DAKAR (Reuters) - At least seven people were killed and 14 others wounded in suicide bomb attack in a village hosting internally displaced people in Cameroon’s Far North region, the second of such attack in a month, the UN Refugee Agency (UNHCR) said on Wednesday.
The attack on Tuesday took place in Goldavi, close to the border with Nigeria, where some 18,000 people fleeing the violent insurgency, had sought refuge.
“We are horrified by these senseless attacks on people who have been torn from their villages, fleeing violence perpetrated by armed gangs which rage in the region, only to be stripped of safety again after they just found refuge elsewhere,” said Olivier Guillaume Beer, UNHCR Representative in Cameroon.
The UN agency said the recent attacks follow a significant rise in violent incidents in Cameroon’s Far North Region, including looting and kidnapping by Boko Haram and other armed groups active in the region.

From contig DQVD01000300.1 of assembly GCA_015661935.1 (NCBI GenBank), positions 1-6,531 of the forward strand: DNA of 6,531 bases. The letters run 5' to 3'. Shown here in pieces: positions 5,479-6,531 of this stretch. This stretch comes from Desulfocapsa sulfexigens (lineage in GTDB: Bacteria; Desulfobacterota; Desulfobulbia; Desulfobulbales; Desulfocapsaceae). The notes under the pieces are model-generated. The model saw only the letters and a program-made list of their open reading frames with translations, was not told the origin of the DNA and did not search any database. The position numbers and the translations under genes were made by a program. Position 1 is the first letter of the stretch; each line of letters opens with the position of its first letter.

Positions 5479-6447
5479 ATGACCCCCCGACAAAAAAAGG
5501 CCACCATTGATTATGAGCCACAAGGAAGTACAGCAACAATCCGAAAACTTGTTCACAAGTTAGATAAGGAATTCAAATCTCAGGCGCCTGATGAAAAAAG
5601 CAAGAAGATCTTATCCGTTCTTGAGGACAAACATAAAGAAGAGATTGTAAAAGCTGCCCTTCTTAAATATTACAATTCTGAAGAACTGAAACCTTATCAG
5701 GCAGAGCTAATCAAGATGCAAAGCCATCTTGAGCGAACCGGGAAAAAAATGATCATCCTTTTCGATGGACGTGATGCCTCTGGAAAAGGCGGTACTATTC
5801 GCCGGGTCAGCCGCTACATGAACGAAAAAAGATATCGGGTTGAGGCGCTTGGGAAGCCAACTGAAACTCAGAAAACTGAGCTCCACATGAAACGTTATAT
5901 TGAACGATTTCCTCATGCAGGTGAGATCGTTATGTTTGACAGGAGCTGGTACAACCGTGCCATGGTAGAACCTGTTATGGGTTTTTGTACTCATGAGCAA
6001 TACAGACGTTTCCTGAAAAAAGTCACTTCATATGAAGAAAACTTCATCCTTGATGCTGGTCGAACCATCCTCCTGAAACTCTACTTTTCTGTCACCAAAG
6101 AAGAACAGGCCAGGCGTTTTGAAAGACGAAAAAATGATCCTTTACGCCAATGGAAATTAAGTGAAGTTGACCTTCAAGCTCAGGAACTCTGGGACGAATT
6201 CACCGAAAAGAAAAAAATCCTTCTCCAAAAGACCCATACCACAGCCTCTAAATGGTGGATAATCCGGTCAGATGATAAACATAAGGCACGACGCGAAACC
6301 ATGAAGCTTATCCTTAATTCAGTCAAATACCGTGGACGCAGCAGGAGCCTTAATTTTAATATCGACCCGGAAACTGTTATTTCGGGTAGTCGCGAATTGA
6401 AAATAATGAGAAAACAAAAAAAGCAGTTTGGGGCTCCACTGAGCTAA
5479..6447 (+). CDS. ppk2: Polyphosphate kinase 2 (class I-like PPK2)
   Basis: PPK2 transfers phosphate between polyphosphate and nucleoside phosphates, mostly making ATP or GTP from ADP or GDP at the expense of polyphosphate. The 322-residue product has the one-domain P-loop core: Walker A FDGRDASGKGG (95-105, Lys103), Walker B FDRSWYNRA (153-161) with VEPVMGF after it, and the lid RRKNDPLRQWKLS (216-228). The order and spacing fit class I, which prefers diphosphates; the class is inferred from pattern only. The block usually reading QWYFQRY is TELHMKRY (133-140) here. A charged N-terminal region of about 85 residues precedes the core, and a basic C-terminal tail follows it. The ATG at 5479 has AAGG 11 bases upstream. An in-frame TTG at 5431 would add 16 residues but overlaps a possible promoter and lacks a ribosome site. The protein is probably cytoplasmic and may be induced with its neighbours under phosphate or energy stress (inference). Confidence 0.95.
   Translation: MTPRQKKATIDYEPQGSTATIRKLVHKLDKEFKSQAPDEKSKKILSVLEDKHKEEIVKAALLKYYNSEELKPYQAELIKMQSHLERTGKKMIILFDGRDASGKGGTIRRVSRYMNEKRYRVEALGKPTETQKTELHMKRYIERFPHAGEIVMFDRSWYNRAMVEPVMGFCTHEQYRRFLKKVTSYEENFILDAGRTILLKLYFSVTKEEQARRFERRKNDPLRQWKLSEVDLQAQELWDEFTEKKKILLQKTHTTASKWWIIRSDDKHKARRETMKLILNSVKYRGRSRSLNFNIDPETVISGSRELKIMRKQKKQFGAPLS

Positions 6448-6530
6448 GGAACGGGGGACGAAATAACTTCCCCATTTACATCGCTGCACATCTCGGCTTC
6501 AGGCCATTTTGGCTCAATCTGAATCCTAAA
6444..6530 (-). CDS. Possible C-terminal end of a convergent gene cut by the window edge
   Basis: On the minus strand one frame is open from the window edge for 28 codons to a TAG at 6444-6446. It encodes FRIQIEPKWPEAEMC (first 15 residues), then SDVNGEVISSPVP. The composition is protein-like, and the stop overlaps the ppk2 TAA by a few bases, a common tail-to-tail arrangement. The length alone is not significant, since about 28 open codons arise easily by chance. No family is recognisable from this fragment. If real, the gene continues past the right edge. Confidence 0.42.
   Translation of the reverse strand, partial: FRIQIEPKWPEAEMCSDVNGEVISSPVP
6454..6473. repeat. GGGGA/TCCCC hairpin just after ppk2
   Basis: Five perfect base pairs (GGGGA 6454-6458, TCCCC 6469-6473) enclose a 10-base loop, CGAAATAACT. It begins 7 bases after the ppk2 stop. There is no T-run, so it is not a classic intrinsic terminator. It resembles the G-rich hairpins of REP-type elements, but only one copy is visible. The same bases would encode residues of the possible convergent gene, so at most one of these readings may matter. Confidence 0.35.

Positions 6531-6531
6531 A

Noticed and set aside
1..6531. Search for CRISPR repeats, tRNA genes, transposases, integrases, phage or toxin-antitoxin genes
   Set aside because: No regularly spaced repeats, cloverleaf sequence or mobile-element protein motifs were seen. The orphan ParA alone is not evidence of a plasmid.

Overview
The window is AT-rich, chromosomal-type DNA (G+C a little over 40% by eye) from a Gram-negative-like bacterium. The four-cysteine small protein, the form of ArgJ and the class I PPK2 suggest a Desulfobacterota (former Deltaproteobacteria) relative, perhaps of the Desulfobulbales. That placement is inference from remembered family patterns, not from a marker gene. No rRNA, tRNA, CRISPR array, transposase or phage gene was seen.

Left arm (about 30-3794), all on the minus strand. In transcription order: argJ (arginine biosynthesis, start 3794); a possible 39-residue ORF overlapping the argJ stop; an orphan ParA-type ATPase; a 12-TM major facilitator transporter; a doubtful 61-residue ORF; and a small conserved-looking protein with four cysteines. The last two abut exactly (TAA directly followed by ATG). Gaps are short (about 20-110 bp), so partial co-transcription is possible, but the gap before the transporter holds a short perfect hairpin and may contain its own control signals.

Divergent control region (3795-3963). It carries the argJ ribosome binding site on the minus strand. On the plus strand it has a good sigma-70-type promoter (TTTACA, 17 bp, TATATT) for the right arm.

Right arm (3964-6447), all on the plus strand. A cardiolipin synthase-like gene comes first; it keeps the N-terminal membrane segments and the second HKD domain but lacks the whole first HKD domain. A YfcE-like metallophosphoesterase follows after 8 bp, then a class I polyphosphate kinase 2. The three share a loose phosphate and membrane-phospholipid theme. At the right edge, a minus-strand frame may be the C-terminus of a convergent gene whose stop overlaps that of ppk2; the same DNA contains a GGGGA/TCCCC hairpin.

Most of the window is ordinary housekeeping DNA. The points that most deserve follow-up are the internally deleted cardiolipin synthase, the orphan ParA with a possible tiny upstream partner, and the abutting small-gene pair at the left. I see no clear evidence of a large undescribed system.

A spokesman for Cameroon’s government was not immediately available to comment.
Suspected militants from Islamist group Boko Haram killed at least 18 people and wounded seven early last month in a grenade attack on a camp for displaced people in northern Cameroon.
The UNHCR said that an estimated 7,000 Cameroonian villagers near the border with Nigeria have fled their homes since 11 August, seeking safety in neighbouring areas.
“The displaced population has been targeted in relentless attacks, forcing them to flee,” it said, adding that the decade-long Boko Haram insurgency has killed over 30,000 in the Lake Chad Basin, and forced over three million to flee their homes.
Writing by Bate Felix; editing by Barbara Lewis
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